But we need to remain vigilant, as potential financial difficulties faced by businesses and households may only become apparent with a certain time lag.

So banks need to be prepared to address a possible deterioration in asset quality next year.

The various support and relief measures have bought us some time. Now we have a window of opportunity to act and be ready to address a possible accumulation of non-performing loans.

History has taught us that it is better to deal with NPLs early.

Only proactive and responsible action can ensure that banks continue to play their key role in supporting the economic recovery.

Of course, banks need to have the right tools to address rising NPLs.

To complement the existing toolbox, the Commission has proposed targeted amendments to the securitisation framework, which should free up lending capacity and facilitate the disposal of NPLs.

Co-legislators are dealing with these proposals as a matter of priority.

But we want to make sure that we are as collectively prepared as we can be.

That’s why we will very soon publish a Communication on a new comprehensive NPL strategy, outlining the actions that need to be taken.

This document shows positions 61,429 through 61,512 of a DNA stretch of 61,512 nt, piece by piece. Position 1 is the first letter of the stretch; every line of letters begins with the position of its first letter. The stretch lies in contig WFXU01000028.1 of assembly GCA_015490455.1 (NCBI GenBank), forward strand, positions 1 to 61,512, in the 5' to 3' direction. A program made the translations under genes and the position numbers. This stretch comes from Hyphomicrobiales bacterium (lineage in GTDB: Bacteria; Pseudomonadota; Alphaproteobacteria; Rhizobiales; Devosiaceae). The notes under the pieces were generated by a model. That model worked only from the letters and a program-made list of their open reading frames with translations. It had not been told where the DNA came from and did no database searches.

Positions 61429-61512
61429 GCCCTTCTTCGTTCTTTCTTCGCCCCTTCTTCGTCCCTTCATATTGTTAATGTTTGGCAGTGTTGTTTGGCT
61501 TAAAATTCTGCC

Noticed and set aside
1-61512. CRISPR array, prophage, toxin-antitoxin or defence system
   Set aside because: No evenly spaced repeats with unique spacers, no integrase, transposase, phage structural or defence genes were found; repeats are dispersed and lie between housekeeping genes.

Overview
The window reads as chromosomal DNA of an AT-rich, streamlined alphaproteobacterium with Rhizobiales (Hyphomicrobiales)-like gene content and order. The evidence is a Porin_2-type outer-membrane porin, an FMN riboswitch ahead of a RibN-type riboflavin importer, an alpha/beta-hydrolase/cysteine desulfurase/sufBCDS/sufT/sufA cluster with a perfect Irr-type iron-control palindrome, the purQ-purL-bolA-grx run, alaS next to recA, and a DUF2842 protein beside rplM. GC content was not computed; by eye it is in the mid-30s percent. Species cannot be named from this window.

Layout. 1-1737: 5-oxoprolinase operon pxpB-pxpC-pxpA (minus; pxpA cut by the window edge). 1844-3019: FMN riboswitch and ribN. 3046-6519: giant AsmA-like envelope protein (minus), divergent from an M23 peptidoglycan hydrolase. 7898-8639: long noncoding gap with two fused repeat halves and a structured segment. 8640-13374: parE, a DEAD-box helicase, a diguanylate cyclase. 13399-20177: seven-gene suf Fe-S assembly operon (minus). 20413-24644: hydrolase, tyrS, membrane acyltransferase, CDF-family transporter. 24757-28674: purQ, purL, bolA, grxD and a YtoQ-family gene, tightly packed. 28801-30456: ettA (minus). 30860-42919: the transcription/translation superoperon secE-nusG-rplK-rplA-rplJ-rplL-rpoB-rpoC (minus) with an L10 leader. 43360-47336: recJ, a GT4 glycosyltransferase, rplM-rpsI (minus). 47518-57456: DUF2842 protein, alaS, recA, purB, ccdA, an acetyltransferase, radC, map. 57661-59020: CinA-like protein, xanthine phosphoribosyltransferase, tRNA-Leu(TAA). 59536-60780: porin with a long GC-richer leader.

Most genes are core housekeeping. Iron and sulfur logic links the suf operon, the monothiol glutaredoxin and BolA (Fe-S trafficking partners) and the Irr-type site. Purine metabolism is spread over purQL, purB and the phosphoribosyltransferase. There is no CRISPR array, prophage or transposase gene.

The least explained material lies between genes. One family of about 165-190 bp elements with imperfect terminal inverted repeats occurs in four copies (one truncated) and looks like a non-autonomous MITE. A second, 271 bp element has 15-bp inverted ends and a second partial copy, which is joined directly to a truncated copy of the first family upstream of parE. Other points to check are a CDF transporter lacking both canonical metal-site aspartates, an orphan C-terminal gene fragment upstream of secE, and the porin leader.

Member States, EU authorities and the private sector need to cooperate closely.

We’ll rely on a mix of complementary policy actions, especially in two areas:

  • reform of insolvency and debt recovery frameworks;
  • and the further development of secondary markets for NPLs.

[Structural challenges remain]

Beyond the crisis response and the recovery, we must continue our work on long-term, structural issues.

COVID-19 did not erase or reverse the structural, long-term challenges that we were facing before the crisis.

The deficiencies that led the EU and its international partners to reform the financial regulatory architecture after the global financial crisis are, in part, still present.

By building the first two pillars of the Banking Union, we have made great strides towards transforming the European banking sector from a shock amplifier into a shock absorber.

Completing the Banking Union to reap its full potential remains a priority for us.

In a context where profitability continues to be a challenge, addressing the fragmentation of the markets on which banks operate remains a priority.

Finally, the COVID-19 crisis cannot be used to delay action on climate change and the green transition. It is an opportunity and a necessity to accelerate the work on sustainable finance.

Let me start with the completion of the post-crisis framework and, in particular, the finalisation of Basel III.

[Finalisation of Basel III]

Given the COVID crisis, we postponed the implementation of the final elements of Basel III in the EU, in line with the one-year delay agreed by the Basel Committee.